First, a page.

The Dangers of “Checklist” Architecture

Since we wrote our ZapFlash Is Your SOA Hammer Looking for a Nail? last July, we’ve continued to encounter a steady stream of architects working on SOA initiatives that have unclear or misaligned business drivers. In addition to the three patterns we discussed in our earlier ZapFlash, namely the SOA mandate, the enterprise morass, and the capability conundrum, one more has come to light: checklist architecture. Checklist architecture is a more subtle problem than the three patterns above, because it appears that there are clear business requirements that the architecture will address. However, checklist architecture is just another way to achieve dramatic levels of business/IT misalignment, and furthermore, this mistake can be a spectacular waste of money.

What is Checklist Architecture?

Checklist architecture occurs when there are a fixed set of goals for the architectural initiative, either final goals or interim milestones, where the goals only indirectly correlate to the business drivers for the initiative. Problems arise when the architecture team drives toward the goals without heeding the underlying business problems, expecially as those business problems change over time.

Checklist architectures are endemic to government architecture initiatives. For example, the Department of Defense Architecture Framework (DoDAF) was developed primarily in response to the Clinger-Cohen Act, which mandated Enterprise Architecture at the federal level. DoDAF compliance, in turn, means creating a number of “views,” or architectural artifacts of various sorts. And while these views should help drive a successful architecture implementation that meets the business needs of the organization, far too often the views are the end result, rather than tools for achieving true business value.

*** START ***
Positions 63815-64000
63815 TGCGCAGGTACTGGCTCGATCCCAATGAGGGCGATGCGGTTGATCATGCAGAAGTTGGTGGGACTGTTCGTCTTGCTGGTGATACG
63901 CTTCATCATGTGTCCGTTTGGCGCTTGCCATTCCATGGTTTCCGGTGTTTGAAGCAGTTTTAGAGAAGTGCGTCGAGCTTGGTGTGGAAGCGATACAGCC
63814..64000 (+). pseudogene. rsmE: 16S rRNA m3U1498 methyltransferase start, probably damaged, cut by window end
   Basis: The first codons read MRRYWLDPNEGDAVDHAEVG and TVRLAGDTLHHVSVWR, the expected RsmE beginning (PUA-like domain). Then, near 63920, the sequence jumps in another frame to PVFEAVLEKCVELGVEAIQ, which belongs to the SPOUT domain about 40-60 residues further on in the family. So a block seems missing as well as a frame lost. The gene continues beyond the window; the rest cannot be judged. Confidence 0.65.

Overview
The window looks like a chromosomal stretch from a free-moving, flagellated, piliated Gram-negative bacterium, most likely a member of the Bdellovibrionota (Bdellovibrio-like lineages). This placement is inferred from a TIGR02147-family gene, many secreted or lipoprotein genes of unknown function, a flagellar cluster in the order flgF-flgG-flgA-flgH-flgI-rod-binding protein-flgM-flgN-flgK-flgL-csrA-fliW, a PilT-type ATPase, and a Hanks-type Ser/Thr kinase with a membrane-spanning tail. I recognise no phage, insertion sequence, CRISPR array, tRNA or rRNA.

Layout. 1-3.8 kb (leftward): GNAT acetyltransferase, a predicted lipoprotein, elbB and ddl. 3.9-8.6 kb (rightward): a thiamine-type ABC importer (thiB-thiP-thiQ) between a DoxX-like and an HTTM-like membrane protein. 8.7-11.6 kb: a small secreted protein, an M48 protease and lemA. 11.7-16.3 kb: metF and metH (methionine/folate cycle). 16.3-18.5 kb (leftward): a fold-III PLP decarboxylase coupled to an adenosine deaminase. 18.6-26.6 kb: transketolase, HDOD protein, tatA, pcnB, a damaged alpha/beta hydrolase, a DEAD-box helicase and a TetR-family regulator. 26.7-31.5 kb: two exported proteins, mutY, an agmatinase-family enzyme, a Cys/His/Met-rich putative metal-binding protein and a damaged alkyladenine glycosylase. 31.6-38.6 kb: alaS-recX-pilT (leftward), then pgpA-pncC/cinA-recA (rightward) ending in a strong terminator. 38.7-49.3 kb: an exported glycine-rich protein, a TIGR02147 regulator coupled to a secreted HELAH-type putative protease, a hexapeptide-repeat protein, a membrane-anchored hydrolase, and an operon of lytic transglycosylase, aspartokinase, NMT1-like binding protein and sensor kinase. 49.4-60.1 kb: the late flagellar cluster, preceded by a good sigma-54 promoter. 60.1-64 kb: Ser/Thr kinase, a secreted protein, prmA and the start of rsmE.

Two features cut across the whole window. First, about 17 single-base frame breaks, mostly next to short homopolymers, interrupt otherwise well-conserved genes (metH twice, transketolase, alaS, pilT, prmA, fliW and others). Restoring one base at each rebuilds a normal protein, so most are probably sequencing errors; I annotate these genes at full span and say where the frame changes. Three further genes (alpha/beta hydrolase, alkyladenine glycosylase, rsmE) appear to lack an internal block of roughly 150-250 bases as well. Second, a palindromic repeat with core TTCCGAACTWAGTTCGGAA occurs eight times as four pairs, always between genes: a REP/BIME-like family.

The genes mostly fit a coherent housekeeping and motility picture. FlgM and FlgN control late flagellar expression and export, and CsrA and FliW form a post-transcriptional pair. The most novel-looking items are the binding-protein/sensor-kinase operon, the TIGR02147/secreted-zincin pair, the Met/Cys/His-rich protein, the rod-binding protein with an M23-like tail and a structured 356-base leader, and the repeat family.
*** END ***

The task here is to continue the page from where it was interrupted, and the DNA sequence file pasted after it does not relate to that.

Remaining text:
We also ran into checklist architecture in the private sector at a client who had instituted a number of “Performance Objectives,” or POs. In this company, every team meets with their manager at the beginning of the year and hammers out POs for the year to come. These POs are intended to drive activity on the team in alignment with business needs, and then form a basis for rewarding the team members for achieving their goals for the year.

What happened, however, is by the end of the year, the team was driving toward the POs without any regard for whether they would end up addressing the business challenges. When ZapThink pointed out that the POs wouldn’t solve the business problems, the response was that the business problems weren’t important, the POs were. After all, they had to achieve the POs by the Holiday break in order to get their bonuses!

Architecture Exacerbates the Problem

The checklist architecture problem isn’t unique to architecture initiatives. After all, it’s possible for this checklist problem to torpedo any sort of effort that experiences a shift in business requirements. When the initiative involves architecture, however, the checklist problem explodes, because architecture is so hard to pin down. In fact, pinning down an architecture effort, that is, distilling broad requirements for architecture into specific action items, is a reasonable part of any architecture planning effort. But the more complex the architecture is, the less it lends itself to specific action items — or more precisely, action items that remain stable over time.

In the case of SOA where a core business driver is business agility, a checklist architecture is virtually guaranteed to be counterproductive. One way of looking at this limitation is the realization that the checklist approach is essentially a traditional systems approach. Because business agility is an emergent property of SOA, it requires a complex systems approach that encourages emergent properties rather than attempting to snuff them out. However, checklist architectures fix business requirements, which will discourage or fully eliminate emergent properties like business agility.